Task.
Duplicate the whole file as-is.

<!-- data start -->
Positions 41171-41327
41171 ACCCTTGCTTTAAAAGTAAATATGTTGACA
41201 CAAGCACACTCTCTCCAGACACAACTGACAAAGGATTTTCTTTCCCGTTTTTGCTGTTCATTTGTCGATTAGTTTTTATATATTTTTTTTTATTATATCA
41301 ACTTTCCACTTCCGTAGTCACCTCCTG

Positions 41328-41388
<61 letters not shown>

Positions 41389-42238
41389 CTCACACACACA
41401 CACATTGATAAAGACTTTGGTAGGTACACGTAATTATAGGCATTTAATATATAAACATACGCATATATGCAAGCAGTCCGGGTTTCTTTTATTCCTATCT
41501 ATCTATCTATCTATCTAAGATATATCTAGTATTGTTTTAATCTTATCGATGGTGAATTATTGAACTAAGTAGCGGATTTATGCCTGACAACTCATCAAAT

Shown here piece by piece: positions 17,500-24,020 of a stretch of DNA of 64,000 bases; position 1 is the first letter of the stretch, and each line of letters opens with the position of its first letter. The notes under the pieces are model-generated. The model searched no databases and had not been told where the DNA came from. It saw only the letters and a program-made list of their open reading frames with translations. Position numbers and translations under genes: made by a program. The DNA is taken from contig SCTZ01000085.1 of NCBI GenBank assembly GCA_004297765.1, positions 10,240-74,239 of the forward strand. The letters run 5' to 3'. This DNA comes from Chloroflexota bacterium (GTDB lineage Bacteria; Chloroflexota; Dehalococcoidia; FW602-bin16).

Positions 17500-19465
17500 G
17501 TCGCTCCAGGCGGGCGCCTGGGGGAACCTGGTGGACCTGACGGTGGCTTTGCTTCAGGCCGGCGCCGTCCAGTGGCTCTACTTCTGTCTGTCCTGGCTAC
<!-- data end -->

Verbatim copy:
Positions 41171-41327
41171 ACCCTTGCTTTAAAAGTAAATATGTTGACA
41201 CAAGCACACTCTCTCCAGACACAACTGACAAAGGATTTTCTTTCCCGTTTTTGCTGTTCATTTGTCGATTAGTTTTTATATATTTTTTTTTATTATATCA
41301 ACTTTCCACTTCCGTAGTCACCTCCTG

Positions 41328-41388
<61 letters not shown>

Positions 41389-42238
41389 CTCACACACACA
41401 CACATTGATAAAGACTTTGGTAGGTACACGTAATTATAGGCATTTAATATATAAACATACGCATATATGCAAGCAGTCCGGGTTTCTTTTATTCCTATCT
41501 ATCTATCTATCTATCTAAGATATATCTAGTATTGTTTTAATCTTATCGATGGTGAATTATTGAACTAAGTAGCGGATTTATGCCTGACAACTCATCAAAT

Shown here piece by piece: positions 17,500-24,020 of a stretch of DNA of 64,000 bases; position 1 is the first letter of the stretch, and each line of letters opens with the position of its first letter. The notes under the pieces are model-generated. The model searched no databases and had not been told where the DNA came from. It saw only the letters and a program-made list of their open reading frames with translations. Position numbers and translations under genes: made by a program. The DNA is taken from contig SCTZ01000085.1 of NCBI GenBank assembly GCA_004297765.1, positions 10,240-74,239 of the forward strand. The letters run 5' to 3'. This DNA comes from Chloroflexota bacterium (GTDB lineage Bacteria; Chloroflexota; Dehalococcoidia; FW602-bin16).

Positions 17500-19465
17500 G
17501 TCGCTCCAGGCGGGCGCCTGGGGGAACCTGGTGGACCTGACGGTGGCTTTGCTTCAGGCCGGCGCCGTCCAGTGGCTCTACTTCTGTCTGTCCTGGCTAC